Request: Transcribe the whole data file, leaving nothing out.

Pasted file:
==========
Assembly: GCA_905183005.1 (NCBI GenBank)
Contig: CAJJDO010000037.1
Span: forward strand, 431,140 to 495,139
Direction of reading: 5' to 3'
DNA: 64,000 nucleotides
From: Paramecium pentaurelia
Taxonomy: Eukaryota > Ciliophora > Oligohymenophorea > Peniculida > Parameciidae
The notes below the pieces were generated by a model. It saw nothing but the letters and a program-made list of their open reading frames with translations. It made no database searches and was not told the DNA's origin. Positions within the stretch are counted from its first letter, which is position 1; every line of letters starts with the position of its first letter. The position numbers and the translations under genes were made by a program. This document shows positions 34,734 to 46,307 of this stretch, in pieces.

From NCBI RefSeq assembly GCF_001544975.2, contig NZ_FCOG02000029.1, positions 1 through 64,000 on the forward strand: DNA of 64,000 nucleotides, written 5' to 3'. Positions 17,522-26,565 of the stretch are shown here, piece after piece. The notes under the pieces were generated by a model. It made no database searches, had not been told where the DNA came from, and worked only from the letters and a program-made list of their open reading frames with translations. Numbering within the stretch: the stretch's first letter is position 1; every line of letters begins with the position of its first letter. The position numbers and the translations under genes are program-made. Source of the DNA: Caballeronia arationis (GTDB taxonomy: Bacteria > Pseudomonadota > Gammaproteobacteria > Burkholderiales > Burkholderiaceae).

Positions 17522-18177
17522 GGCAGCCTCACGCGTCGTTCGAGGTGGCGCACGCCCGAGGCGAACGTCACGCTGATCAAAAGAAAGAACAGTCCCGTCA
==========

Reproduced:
Assembly: GCA_905183005.1 (NCBI GenBank)
Contig: CAJJDO010000037.1
Span: forward strand, 431,140 to 495,139
Direction of reading: 5' to 3'
DNA: 64,000 nucleotides
From: Paramecium pentaurelia
Taxonomy: Eukaryota > Ciliophora > Oligohymenophorea > Peniculida > Parameciidae
The notes below the pieces were generated by a model. It saw nothing but the letters and a program-made list of their open reading frames with translations. It made no database searches and was not told the DNA's origin. Positions within the stretch are counted from its first letter, which is position 1; every line of letters starts with the position of its first letter. The position numbers and the translations under genes were made by a program. This document shows positions 34,734 to 46,307 of this stretch, in pieces.

From NCBI RefSeq assembly GCF_001544975.2, contig NZ_FCOG02000029.1, positions 1 through 64,000 on the forward strand: DNA of 64,000 nucleotides, written 5' to 3'. Positions 17,522-26,565 of the stretch are shown here, piece after piece. The notes under the pieces were generated by a model. It made no database searches, had not been told where the DNA came from, and worked only from the letters and a program-made list of their open reading frames with translations. Numbering within the stretch: the stretch's first letter is position 1; every line of letters begins with the position of its first letter. The position numbers and the translations under genes are program-made. Source of the DNA: Caballeronia arationis (GTDB taxonomy: Bacteria > Pseudomonadota > Gammaproteobacteria > Burkholderiales > Burkholderiaceae).

Positions 17522-18177
17522 GGCAGCCTCACGCGTCGTTCGAGGTGGCGCACGCCCGAGGCGAACGTCACGCTGATCAAAAGAAAGAACAGTCCCGTCA